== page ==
Biology of the Frankia-Alnus maritima subsp. maritima symbiosis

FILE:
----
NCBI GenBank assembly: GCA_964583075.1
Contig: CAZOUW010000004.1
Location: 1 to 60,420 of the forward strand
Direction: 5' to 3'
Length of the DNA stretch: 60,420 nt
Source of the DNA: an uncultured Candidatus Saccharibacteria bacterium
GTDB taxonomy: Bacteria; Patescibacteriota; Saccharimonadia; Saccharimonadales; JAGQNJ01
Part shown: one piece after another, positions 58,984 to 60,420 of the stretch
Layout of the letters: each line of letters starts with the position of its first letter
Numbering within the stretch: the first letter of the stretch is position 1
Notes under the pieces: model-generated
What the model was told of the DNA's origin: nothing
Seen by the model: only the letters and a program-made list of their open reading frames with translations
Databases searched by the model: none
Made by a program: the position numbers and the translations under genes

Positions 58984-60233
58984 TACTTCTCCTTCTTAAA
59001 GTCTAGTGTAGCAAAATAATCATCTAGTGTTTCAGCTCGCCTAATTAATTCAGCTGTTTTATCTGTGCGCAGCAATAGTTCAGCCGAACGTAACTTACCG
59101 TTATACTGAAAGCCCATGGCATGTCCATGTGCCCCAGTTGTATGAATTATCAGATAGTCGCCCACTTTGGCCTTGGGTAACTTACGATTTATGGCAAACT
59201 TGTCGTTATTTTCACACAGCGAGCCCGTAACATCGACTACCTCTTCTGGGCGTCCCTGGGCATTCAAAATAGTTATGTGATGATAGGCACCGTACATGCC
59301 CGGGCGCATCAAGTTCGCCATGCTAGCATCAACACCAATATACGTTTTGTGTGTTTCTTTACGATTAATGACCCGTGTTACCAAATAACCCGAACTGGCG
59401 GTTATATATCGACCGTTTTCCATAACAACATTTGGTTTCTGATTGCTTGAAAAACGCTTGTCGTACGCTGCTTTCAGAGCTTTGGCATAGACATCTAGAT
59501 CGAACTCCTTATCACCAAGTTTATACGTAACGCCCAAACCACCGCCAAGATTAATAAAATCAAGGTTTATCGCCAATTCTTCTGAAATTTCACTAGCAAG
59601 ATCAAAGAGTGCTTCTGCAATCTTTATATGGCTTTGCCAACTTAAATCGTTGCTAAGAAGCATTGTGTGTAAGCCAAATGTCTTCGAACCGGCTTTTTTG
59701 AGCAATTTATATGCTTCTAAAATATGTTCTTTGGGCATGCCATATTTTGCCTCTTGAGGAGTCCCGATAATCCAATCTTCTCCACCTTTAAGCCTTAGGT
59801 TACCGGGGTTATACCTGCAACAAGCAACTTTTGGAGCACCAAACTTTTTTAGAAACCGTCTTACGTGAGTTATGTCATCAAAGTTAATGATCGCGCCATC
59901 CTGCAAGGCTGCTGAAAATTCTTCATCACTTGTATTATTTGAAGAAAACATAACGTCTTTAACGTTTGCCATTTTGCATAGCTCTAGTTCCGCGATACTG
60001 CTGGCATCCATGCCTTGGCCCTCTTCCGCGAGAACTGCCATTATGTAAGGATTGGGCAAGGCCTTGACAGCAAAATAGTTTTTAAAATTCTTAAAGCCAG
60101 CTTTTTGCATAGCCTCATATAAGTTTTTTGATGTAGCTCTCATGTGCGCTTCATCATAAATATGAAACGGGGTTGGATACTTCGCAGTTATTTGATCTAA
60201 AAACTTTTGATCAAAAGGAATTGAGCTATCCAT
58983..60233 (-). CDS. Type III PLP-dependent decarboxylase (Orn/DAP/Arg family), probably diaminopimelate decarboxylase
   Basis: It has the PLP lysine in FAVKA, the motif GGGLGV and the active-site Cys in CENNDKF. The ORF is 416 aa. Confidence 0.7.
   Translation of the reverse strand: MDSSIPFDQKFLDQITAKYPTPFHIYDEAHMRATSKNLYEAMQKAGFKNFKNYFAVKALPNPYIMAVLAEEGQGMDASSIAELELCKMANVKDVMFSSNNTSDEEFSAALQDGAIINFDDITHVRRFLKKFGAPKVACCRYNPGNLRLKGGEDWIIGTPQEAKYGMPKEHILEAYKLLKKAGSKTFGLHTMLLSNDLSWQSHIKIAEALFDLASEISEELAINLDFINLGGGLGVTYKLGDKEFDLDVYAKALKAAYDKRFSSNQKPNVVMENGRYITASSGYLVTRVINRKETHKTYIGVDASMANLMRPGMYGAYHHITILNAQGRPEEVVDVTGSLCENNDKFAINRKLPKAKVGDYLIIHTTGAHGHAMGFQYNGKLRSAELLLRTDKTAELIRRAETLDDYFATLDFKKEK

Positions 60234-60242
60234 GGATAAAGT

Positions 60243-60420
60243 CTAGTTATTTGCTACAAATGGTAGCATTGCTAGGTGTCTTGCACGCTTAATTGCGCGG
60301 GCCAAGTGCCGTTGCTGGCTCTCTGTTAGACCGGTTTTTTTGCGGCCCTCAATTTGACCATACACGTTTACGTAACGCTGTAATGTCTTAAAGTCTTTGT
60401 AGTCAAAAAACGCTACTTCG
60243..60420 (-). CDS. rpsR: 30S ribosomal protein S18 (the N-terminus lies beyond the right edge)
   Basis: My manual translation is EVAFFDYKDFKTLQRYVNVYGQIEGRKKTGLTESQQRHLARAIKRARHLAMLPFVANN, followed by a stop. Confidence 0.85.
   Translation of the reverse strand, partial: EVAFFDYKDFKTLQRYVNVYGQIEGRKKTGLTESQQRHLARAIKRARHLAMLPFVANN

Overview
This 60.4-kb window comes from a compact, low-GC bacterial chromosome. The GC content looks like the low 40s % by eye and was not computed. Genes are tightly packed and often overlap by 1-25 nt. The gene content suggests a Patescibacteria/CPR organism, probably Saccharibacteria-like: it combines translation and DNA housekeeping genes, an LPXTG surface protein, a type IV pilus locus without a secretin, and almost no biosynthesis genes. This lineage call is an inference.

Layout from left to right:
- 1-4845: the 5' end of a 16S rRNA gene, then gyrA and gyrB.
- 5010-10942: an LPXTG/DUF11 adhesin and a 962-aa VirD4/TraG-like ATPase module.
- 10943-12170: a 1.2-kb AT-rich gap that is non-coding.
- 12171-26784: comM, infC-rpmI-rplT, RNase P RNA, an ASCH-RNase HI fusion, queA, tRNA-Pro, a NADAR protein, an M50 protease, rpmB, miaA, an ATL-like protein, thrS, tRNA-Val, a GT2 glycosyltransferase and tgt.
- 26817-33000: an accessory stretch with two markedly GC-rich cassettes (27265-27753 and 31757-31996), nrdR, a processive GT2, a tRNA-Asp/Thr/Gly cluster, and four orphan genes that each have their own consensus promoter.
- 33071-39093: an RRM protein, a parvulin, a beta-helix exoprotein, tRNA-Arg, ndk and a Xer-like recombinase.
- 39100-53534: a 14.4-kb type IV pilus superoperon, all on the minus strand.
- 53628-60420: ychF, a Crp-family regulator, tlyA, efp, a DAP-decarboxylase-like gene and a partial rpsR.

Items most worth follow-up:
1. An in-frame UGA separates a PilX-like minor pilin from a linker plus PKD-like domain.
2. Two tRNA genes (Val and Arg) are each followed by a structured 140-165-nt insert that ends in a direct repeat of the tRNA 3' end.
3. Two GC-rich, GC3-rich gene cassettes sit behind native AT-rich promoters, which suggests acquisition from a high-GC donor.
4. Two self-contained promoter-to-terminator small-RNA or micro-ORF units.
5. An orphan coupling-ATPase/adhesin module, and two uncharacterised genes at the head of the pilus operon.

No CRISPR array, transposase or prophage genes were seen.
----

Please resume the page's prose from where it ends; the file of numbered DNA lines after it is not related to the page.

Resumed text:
Alnus maritima subsp. maritima is a rare shrub that is unique among alders in its restriction to waterlogged soils. An actinorhizal species with great horticultural potential, this plant develops a root-nodule symbiosis with the nitrogen-fixing bacterium Frankia . Oxygen in the root zone is critical to establishment of an effective symbiosis, and both symbiotic partners are challenged by growth in low-oxygen wetland soils. My overall goal was to understand the conditions that foster or limit the success of this subspecies in its native habitat and in horticultural settings. I designed an aeroponic gas-delivery system and used the acetylene-reduction assay to test the influence of oxygen on nodulation and nitrogenase activity. Oxygen-dependent changes in nodule anatomy were confirmed by using microscopic analyses. My results show that nodules of this subspecies are capable of forming and functioning on submerged roots and exhibit evidence of adaptation to growth under hypoxic conditions. The subspecies should not be limited to wetland planting sites, however, because plant survival, nodulation, and nitrogen fixation are not inhibited by higher oxygen concentrations typical of managed settings.